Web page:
During my one month excursion, I discovered an issue there that was completely unaddressed. I went into the trip expecting to introduce art-sharing programs to the children in the pediatric wards, but I soon discovered there was an even larger need. In the hospital where I worked, monetary resources are incredibly scarce and they rely heavily on donations for essential medical supplies and equipment. Because all available resources are poured directly into medical treatment, the emotional well-being and hospital experience for young patients are often not addressed. I saw rooms where 15 kids were packed together in a space suited for 10 kids, all while enduring brutal 105 degree heat with no air conditioning. Children often conceal their symptoms from their parents to avoid being sent for treatment due to awareness of the miserable conditions in the pediatric wards. 5.4 million children a year die from preventable diseases like malaria, pneumonia and diarrhea. These easily treatable diseases can quickly become fatal if medical treatment isn’t sought in a timely manner, and many children do not receive medical attention until it is too late to treat. I saw there was this huge need that wasn’t being addressed and ArtPass evolved to meet that need. Our hope is to work toward a world where hospitalized youth in all 195 countries have access to art supplies.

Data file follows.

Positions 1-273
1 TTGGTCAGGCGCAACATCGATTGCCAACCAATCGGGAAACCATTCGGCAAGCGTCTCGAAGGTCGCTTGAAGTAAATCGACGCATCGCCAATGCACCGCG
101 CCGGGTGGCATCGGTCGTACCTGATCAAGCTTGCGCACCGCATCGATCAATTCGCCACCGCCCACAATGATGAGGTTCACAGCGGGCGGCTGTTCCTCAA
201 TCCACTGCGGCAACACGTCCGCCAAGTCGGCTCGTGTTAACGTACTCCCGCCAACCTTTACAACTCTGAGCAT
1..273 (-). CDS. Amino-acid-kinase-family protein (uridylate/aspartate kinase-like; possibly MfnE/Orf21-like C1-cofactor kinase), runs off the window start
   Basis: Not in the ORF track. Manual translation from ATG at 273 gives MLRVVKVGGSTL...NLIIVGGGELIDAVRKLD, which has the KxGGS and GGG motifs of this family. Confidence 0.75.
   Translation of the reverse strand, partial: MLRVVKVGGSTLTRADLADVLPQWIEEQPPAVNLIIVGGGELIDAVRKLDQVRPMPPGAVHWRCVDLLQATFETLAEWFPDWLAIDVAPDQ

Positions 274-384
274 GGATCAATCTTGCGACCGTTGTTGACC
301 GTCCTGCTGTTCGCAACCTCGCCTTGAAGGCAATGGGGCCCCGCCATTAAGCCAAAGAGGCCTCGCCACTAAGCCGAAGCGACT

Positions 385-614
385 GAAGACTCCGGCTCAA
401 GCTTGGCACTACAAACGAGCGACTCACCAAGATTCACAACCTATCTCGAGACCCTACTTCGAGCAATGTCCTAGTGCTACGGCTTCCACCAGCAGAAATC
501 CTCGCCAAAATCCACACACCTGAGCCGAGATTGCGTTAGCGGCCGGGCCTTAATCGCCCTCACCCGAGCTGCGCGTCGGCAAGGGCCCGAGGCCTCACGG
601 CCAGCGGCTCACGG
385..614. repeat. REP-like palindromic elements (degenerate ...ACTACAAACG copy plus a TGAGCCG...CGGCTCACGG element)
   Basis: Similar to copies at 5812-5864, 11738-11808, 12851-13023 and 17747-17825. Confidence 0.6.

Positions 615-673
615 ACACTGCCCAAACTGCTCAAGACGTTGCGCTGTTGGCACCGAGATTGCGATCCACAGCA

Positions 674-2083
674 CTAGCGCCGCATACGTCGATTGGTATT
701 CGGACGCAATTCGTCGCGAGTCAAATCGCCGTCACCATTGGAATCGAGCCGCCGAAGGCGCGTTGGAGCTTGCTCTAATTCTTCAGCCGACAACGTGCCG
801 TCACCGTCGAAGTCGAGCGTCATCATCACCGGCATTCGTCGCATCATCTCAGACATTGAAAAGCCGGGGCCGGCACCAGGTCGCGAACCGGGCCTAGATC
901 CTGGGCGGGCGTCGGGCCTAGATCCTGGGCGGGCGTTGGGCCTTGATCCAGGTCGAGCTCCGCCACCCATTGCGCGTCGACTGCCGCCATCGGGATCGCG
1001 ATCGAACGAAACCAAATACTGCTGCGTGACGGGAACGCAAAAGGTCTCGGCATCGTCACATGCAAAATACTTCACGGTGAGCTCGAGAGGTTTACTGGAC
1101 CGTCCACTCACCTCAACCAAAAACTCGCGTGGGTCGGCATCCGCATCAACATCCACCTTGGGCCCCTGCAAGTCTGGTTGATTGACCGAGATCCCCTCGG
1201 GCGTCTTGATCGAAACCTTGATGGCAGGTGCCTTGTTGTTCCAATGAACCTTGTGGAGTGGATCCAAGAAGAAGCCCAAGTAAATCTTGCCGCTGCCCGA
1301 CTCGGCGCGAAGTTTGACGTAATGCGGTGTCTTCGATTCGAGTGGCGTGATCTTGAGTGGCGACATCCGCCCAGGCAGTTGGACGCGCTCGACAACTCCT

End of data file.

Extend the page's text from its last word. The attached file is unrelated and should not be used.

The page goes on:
What have you learned through your experiences as a volunteer?

I have learned there are many people willing to help you. I have had so much help for ArtPass from executives at other nonprofits, along with friends and family who have wanted to come together to support this goal.

Are there any future partnerships, programs, or events that you are excited about?

We are partnering with dozens of schools to implement our educational curriculum. This curriculum first goes over what symptoms to look out for in common, but lethal, diseases such as malaria and cholera. Then, it aims to encourage children to seek out medical attention and show that the hospital doesn’t have to be such an intimidating and scary place. After an extensive survey, we found our curriculum is 93% effective in changing kids’ perceptions and an increase in asking for medical help after participation in our program.

What do you want people to learn from your story?

I would like for people to learn when you see an issue in your community to take the initiative to make a change. You can take it further than you expect. Especially for young people, I would like them to learn change is possible and it is exciting to see.

How do you juggle going to school and your volunteering as executive director of ArtPass?

It has really been the support of our youth-led executive team, the help of our ArtPass global ambassadors, and countless nonprofit leaders, child life specialists, hospital administrators, friends and family. When I come home from school, I can work on the organization for four plus hours on a busy day. However, the incredible support I’ve received has definitely made everything possible.

This post was written by Karen Cohen. 

Do you want to make a difference in your community like Malcolm? Visit All For Good to find local volunteer opportunities. 


Brenda Solis